Quarter of young adults still living with parents

One in four young adults are still living with their parents, according to a new survey.

The survey by the cross-party think tank Civitas has revealed the number of 20-to-34-year-olds in the UK living in the parental home has soared by almost 1 million in the last two decades.

According to the survey, 2.4 million (19.48% of that age group) lived with their parents in 1998, compared with 3.4 million (25.91%) in 2017.

And among 25-44 year-olds, the number of people living alone in the UK has fallen from a high of 1.8 million in 2002 to 1.3 million in 2017.

The growth in young adults living with their parents has been highest in London (a 41% increase between 1996-8 and 2014-15) where housing costs are greatest, and smallest in the North-East (17 %) and Yorkshire and the Humber (14%) where average housing costs are lowest.

‘As owner-occupation and social housing have each become more difficult to enter, hundreds of thousands of young adults have taken one look at the high rents in the private rented sector and decided to stay with their parents a bit longer instead,’ said Civitas editorial director, Daniel Bentley.

‘And those who have moved out have been much more inclined than in the 1990s to share, either with a partner or others.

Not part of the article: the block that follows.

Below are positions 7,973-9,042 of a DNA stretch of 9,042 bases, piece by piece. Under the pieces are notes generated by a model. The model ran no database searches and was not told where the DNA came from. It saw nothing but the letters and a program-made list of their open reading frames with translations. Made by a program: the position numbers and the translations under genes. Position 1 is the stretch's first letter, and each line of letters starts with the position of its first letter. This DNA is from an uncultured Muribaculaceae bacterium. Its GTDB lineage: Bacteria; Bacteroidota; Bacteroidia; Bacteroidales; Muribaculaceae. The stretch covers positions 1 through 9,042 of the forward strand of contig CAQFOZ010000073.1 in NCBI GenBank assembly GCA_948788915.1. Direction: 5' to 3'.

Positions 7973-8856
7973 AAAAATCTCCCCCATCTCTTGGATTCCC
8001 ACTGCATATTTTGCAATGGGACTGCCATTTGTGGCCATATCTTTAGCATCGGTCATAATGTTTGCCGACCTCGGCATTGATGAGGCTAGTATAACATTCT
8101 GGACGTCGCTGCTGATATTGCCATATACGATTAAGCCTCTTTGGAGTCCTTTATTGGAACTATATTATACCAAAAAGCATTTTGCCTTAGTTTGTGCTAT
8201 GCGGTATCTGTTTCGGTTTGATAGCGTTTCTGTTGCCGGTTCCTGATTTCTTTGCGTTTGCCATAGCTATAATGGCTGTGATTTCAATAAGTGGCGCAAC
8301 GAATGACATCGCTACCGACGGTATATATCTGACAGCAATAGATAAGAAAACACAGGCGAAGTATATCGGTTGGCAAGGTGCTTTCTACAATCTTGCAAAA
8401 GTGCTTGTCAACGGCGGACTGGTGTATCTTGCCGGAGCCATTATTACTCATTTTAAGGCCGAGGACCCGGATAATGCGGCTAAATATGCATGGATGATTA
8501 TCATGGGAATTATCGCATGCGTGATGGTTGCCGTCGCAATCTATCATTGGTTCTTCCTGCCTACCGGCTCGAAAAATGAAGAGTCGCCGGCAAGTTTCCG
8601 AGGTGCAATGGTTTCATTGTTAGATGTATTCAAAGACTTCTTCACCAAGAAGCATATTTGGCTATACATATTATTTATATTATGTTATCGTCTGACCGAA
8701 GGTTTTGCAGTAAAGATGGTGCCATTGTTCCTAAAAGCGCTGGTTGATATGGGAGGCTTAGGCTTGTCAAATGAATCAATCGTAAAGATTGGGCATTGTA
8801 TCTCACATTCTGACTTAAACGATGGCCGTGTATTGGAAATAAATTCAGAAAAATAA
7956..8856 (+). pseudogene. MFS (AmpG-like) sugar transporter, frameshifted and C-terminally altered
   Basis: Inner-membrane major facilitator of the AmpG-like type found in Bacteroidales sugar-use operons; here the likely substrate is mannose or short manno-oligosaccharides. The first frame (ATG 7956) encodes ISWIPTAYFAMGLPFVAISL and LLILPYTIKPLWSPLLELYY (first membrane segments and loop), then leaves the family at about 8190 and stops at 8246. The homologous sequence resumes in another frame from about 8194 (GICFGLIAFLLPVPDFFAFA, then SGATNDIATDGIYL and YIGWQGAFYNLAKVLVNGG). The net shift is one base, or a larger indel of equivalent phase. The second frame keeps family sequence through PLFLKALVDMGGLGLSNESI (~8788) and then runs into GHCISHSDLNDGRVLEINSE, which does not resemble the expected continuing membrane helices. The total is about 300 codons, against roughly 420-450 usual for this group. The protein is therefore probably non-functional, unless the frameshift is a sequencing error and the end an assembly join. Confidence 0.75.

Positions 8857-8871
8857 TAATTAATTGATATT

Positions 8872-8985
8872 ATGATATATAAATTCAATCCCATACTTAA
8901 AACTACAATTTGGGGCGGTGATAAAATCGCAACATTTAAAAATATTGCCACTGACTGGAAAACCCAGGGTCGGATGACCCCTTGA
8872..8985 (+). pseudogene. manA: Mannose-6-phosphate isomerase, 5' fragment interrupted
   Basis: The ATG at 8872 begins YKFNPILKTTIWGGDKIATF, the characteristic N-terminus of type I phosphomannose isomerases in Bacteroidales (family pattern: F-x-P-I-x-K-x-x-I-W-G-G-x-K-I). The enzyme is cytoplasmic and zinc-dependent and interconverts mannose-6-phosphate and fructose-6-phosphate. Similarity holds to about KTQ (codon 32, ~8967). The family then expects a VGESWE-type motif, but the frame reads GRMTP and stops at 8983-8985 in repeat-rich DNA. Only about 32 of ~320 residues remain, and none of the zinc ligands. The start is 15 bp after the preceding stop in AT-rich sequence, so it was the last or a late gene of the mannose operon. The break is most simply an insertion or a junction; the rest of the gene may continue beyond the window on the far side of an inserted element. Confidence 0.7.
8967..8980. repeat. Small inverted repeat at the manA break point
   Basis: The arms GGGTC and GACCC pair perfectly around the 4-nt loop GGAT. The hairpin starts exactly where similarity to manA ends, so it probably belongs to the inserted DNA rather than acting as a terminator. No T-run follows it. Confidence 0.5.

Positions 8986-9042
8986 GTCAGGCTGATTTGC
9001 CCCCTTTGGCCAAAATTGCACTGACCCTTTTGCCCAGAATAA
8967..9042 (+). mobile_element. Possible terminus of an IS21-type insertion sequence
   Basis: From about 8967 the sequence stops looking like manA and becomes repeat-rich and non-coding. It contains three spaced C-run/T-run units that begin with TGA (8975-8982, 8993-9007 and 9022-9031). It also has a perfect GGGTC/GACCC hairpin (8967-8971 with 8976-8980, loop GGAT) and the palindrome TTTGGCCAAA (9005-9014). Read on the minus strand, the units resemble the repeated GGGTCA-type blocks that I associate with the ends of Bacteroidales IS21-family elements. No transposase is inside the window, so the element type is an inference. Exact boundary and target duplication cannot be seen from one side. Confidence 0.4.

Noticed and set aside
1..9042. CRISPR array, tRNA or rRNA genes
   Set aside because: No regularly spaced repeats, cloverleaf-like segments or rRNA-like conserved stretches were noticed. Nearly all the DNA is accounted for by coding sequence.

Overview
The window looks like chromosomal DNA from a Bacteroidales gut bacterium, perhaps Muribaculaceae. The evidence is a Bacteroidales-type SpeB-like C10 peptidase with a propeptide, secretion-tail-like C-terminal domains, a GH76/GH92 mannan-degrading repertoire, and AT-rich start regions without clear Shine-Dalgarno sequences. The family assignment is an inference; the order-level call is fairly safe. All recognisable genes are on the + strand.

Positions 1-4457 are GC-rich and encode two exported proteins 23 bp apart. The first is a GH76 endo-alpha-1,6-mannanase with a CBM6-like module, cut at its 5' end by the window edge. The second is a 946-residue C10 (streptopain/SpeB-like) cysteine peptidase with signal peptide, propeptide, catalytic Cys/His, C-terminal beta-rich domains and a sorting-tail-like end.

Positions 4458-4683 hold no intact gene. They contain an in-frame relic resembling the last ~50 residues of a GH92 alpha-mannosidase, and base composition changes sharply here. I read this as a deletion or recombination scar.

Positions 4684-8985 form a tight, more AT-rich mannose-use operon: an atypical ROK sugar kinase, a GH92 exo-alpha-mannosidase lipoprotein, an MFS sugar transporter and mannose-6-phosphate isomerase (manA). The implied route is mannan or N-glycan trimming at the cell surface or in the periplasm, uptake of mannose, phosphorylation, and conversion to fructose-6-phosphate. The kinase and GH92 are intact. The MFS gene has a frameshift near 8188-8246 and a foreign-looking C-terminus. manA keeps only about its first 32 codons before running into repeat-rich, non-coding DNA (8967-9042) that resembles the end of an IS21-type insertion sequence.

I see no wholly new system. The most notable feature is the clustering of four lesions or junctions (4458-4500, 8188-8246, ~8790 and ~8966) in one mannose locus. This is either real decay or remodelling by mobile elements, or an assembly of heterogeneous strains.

‘It is essential that in forecasting future housing needs the government does not use household formation patterns during this period as a guide because they reflect to a significant extent the outcomes of a dysfunctional housing market.

‘Building new homes in line with household growth during this period would entrench the under-supply of housing for decades to come,’ he added.

The Local Government Association’s housing spokesman, Cllr Martin Tett, said the survey figures highlight the impact the national housing shortage is having on young people, who are ‘increasingly unable to afford their own place’.

‘Councils want to ensure that a mix of homes to rent and buy are affordable and available for those people that need them,’ said Cllr Tett.

‘By recently lifting the housing borrowing cap, the Government has accepted our call for councils to play a leading role in solving our housing crisis.

‘A genuine renaissance in council housebuilding would not only boost housing supply, but increase affordability and the number of people able to get on the housing ladder. For that to happen, councils also need to be able to set Right to Buy discounts locally and keep 100 per cent of their sales receipts to replace every home sold.’


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